Photo Credit: Moshe Shai / Flash 90
Cell phones are an integral part of life in Israel, especially during a wave of terror.

Rabbi Yisrael Rosen, founder and director of the Zomet Institute that is dedicated to the adaptation of technology to Jewish law, has ruled that it is permissible to carry a mobile phone on Shabbat for emergency use.

His ruling is only of several obvious signs that Israelis are preparing themselves for more Arab attacks against Jews.


Police report a surge in the number of daily calls made by worried Israelis to police emergency hotlines. Israelis usually call the police approximately 600 times a day to report suspicious individuals, vehicles, or devices, but that number has soared to 25,000.

Following a terrorist attack in central Tel Aviv on Thursday, Israeli civilians made more than 5,500 calls to the Tel Aviv District Police, more than 7,000 to the Central District Police, and more than 6,000 to the Jerusalem District Police. The police have taken notice of the spike in calls and have reinforced their dispatch centers with experienced officers to provide constant responses and assistance.

Meanwhile, the outdoor equipment retailer Rikushet reported a 400-percent increase in the purchase of self-defense products, mainly pepper spray. Other similar chains have also reported increases in the sales of pepper sprays, stun guns, clubs, and plastic restraints.

Rikushet CEO Dudi Mantin estimated that in the past week, Israelis have spent about $78,000 on self-defense products, Israel HaYom reported.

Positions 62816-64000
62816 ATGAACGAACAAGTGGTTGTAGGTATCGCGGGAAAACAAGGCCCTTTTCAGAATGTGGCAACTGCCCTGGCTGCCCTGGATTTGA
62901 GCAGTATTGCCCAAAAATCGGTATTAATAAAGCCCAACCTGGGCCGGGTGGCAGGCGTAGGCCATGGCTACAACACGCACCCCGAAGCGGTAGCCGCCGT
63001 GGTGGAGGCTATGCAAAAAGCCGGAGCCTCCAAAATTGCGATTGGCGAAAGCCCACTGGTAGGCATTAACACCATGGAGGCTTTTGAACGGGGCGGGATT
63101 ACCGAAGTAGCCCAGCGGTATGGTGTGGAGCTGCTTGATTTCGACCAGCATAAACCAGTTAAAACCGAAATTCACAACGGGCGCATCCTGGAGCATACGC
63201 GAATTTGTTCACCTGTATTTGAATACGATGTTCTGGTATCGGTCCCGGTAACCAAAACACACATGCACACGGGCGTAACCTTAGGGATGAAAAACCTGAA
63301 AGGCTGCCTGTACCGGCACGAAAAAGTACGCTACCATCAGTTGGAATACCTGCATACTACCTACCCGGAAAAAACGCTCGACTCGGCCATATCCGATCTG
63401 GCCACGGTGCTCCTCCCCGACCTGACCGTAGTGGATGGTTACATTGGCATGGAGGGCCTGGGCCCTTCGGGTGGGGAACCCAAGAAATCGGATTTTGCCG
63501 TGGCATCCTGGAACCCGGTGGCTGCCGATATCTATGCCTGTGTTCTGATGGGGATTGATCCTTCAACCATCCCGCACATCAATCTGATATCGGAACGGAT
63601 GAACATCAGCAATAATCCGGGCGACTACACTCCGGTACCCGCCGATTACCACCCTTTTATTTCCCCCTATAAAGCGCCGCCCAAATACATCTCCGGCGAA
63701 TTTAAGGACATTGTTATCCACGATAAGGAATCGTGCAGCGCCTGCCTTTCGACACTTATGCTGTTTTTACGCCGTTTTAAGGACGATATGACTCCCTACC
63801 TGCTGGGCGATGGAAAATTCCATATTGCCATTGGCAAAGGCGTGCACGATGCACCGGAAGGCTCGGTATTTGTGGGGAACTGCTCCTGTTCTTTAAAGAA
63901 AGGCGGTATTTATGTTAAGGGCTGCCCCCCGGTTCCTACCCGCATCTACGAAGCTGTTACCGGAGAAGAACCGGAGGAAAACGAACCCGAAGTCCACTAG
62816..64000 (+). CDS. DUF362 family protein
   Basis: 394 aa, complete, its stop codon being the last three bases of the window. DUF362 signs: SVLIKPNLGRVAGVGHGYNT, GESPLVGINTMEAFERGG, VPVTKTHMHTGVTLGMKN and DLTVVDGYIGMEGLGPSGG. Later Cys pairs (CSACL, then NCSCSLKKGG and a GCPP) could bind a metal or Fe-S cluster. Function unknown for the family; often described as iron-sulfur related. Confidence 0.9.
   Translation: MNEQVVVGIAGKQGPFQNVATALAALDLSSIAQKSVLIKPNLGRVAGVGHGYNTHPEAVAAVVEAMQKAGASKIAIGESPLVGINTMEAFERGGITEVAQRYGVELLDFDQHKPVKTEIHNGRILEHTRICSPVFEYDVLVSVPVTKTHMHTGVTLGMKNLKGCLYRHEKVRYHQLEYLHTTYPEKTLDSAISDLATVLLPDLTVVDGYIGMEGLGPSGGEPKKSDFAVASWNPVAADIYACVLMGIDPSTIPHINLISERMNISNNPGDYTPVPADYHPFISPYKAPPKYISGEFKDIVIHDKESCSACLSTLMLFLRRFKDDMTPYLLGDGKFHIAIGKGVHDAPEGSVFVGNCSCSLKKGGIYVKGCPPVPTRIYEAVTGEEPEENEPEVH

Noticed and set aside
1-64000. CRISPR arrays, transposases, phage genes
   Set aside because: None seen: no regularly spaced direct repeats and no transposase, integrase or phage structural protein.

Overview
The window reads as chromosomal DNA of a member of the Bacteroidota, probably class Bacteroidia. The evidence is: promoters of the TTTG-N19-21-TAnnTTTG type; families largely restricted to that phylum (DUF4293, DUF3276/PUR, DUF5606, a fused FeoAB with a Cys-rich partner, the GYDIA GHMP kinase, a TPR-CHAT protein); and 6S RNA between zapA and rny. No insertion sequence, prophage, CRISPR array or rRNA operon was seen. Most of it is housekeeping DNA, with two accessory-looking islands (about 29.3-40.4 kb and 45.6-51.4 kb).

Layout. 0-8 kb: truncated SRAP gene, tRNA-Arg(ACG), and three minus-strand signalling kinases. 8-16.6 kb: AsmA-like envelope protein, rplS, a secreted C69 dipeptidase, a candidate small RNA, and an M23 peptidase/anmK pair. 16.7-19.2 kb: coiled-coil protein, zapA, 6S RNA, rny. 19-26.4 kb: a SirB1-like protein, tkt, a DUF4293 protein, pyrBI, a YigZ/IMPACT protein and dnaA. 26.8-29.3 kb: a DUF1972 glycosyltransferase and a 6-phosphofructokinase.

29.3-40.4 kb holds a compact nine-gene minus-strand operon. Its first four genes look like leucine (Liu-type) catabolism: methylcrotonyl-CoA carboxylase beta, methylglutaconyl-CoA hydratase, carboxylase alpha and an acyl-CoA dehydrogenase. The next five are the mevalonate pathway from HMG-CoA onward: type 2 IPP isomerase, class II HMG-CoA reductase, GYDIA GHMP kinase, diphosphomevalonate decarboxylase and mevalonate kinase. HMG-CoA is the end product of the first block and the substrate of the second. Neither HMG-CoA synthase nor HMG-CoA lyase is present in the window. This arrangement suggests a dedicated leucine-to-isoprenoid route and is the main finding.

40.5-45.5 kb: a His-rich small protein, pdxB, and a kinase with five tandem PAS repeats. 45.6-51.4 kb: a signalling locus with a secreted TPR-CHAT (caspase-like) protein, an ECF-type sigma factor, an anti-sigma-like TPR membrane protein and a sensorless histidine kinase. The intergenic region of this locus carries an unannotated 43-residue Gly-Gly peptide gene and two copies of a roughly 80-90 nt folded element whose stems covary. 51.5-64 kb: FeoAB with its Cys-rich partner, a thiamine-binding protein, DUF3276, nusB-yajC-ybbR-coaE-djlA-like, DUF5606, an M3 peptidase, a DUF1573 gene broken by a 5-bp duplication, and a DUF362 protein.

Josh Carr, an immigrant from South Africa and former commander at the Israel Defense Forces’ Krav Maga martial arts instructor’s school, has posted a Facebook invitation for Israelis to join “a free self-defense course.”

He wrote:

The course will focus mainly on knife defense but will include basic fighting skills and how to react in an emergency situation. This course will not turn you into a superhero, however, it could save your life or the life of someone else.



  1. I would say, you are also permitted to carry your guns. Even on Shabbat, you can carry to your outbuilding, and a second distance, away from it…As long as you are not "working".

    Does the Law specify, that you cannot carry a gun that far?

    Is it work, to carry it? Or is it no different to you, than wearing a kippah, and trousers, and shoes, and your cloak? Are these not also necessary articles of protection, which are worn on Shabbat?

    Would you milk a lowing cow on Shabbat, if her udder was paining her, early in the morning? Is this work, or is it a mitzvah? As you would protect her from and relieve her of this pain, would you not also protect your brothers and your sisters, your children and your mothers?

    Does carrying your gun, relieve them? Is it a mitzvah, or is it not?

    While I do not necessarily know the finer nuances of the 613 Commandments, this seems to make sense, to me.

  2. Gary…..What are you talking about?? What does this have to do with carrying a cellphone on Shabbat?? To answer some of the questions….1) ANYONE who is permitted to carry a weapon, may carry it on Shabbat as well….(and use it, should the situation arise)….2) You may wear any article of clothing, however, without an Eruv, you may not carry them….3) Usually farmers hire non-Jewish workers to milk their cows on Shabbat, however, if they dont show up on Shabbat, and he must, he must, so as not to cause pain/death to the animal. However, as many parts of the process are automatic, until themachine takes over and milks it itself, the part that is milked by the Jew on Shabbat may not be used and must be disposed of.

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